“This case was properly left to the jury, and we think that there was sufficient corroboration of the story of the prosecutrix. The complaint, the doctor’s evidence, and the prisoner’s denials in cross-examination, and, finally, the statement he made when arrested, are all facts that the jury were entitled to take into consideration as being to some degree corroboration of the girl’s story. An admission made by a man when drunk may not be so weighty as if he was sober, but it is some corroboration.”
Here, Mr. Vigo submitted that there was no evidence to corroborate the evidence of the complainant as at the most the medical report confirmed the complainant’s story that someone had sexual intercourse with her but did not corroborate in any way her story that it was the accused who had done so. We agree with that submission and as section 178(5) of the Evidence Law clearly lays down that no-one shall be convicted of an offence under section 282(1)(e) of the Penal Code on the uncorroborated testimony of one witness, the offence had not been established at that stage.
Nonetheless, though in our view in error, the learned trial judge overruled the submission, and defence counsel then saw it fit to call the accused to give evidence so that the learned trial judge when he came to give judgment looked at that evidence and relying on R. v. Knight (1966) 1 All E.R. 647 found that the accused’s alibi was spurious and thus afforded corroboration on the second count coupled with the mother’s evidence of the complainant’s condition and of finding a shilling. The appellant’s counsel argued on this appeal that he was wrong to find that this afforded the necessary corroboration.
It is clear that on the first count, that is as to the alleged rape on the 1st August, 1968, there was no corroboration whatsoever. Moreover, the complainant did not even make an early report of the incident so as to show the consistency of her conduct though that anyway would not have been corroboration and the medical report which we have quoted did not implicate the accused in any way so the learned trial judge was manifestly in error in convicting the accused on this count.
On the second count we do not see that the finding of the shilling in any way implicated the accused as the girl could easily have got the shilling from someone else, and her distressed condition, whilst indicative of an indecent assault upon her, did not show in any way that it was the accused who had done so and little weight can in itself be usually given to a complainant’s distressed condition in sexual cases. From the matters that the learned trial judge relied on for corroboration there remained only therefore the alibi which he found to be spurious. Now R. v. Knight (supra) was a clear case where the lies of the accused were held to corroborate the story of the complainant there as Lord Parker, L.C.J. at p. 649 said:-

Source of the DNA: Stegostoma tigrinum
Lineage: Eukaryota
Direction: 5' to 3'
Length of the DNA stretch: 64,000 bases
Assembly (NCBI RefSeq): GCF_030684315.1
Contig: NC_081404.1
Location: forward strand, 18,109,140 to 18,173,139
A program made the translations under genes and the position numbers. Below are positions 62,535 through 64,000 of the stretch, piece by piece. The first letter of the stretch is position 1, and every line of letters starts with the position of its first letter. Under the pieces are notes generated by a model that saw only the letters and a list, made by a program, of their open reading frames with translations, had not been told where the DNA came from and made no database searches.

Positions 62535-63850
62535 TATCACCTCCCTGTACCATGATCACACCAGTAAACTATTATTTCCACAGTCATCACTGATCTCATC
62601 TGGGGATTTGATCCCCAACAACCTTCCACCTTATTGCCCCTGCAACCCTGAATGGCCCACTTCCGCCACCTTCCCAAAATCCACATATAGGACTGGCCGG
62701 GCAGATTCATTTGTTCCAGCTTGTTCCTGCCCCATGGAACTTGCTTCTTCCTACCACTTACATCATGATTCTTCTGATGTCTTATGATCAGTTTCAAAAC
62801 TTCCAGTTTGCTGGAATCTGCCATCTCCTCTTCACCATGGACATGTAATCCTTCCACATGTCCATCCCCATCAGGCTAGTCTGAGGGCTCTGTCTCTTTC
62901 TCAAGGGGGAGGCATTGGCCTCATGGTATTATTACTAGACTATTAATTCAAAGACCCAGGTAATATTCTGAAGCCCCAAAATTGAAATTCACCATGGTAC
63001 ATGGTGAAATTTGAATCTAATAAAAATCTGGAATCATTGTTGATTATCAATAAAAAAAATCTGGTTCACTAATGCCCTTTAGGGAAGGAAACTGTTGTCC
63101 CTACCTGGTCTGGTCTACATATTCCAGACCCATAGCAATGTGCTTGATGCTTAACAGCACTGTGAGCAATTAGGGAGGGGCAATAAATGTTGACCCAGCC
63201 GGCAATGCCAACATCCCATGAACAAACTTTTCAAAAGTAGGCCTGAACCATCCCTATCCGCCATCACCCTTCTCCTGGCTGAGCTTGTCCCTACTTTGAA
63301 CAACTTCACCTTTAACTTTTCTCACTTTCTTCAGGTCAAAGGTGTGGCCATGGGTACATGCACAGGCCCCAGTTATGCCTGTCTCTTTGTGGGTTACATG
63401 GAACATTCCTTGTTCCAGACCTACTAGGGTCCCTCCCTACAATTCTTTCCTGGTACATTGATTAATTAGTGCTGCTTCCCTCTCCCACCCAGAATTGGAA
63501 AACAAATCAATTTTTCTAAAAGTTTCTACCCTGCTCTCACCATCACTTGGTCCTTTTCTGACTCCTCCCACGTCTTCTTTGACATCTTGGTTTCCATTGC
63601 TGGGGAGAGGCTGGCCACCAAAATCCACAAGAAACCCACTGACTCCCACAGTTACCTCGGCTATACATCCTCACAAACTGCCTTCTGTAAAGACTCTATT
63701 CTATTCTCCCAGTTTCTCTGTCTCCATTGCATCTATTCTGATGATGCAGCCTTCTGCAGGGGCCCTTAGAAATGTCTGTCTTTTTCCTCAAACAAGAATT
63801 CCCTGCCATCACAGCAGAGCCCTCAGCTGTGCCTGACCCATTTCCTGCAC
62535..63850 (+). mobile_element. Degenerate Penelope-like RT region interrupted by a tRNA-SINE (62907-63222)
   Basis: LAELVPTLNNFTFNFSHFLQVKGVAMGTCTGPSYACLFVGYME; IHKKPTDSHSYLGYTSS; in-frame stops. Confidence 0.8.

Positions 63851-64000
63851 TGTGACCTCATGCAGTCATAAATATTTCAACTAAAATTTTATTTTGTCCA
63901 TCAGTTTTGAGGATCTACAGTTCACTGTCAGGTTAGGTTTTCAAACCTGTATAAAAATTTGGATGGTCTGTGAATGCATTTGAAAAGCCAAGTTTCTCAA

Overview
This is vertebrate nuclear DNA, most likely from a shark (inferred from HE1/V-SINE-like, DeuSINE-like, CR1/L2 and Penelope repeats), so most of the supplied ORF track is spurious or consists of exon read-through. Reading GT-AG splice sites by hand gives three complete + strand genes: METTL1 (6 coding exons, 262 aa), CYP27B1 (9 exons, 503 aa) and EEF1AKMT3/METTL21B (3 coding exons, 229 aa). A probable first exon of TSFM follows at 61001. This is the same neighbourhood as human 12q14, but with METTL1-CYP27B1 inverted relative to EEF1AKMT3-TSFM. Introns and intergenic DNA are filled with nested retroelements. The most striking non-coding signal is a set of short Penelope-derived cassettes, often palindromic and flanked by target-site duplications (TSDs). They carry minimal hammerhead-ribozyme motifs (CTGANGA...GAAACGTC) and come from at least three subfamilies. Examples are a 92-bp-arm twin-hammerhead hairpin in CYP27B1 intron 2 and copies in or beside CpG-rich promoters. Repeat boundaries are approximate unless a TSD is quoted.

“The other matter of corroboration concerned the approach that the jury should make if they were satisfied that the appellant had lied on the very relevant issue whether he was in Parliament Street when the father claimed to have seen him there with the little girl. Counsel for the appellant points out that, in fact, the assistant recorder did not tell the jury of the answer which the police said that he made, namely, that he did not know where Parliament Street was. In the face of that, counsel points out that it would be wrong to look on his statement that he was not in Parliament Street as a lie.
However, as I have already related, that is not the only thing that he said. He had said previously, ‘Oh, it’s not me, then. I had about four or five pints that afternoon and I came out of the pub about 3.45 p.m. I caught the bus down and when I got home I never went out again, did I? ‘Did I’ being addressed to his wife who was present. In those circumstances, this court has no hesitation in saying that, if the jury believed the father and found that the appellant was telling a lie, it was certainly very cogent evidence capable of mounting to corroboration,”
But here, we do not think that there was evidence to show on the face of it that the accused was lying. It is true that the place where he said he met the bar-girl was different to where she said in her evidence, but as she could not remember the date at all nor even the day of the week her evidence was of no value one way or the other so that there was only the accused’s alibi which could have been disbelieved of itself but was not manifestly shown by other evidence to have been disproved.
It follows that the position here was not in our view as in R. v. Knight (supra) and the learned trial judge should not have relied on the principle enunciated there of the accused’s lies affording corroboration to find corroboration here upon which he could convict him.
There being no corroboration implicating the accused on the complainant’s story on count 2, any more than on count l, the learned trial judge was equally in error in convicting him on that count of attempted rape as he was of rape on the first count and for these reasons we quashed the conviction of the accused on both counts.
Other Citation: (1969) LCN/1643(SC)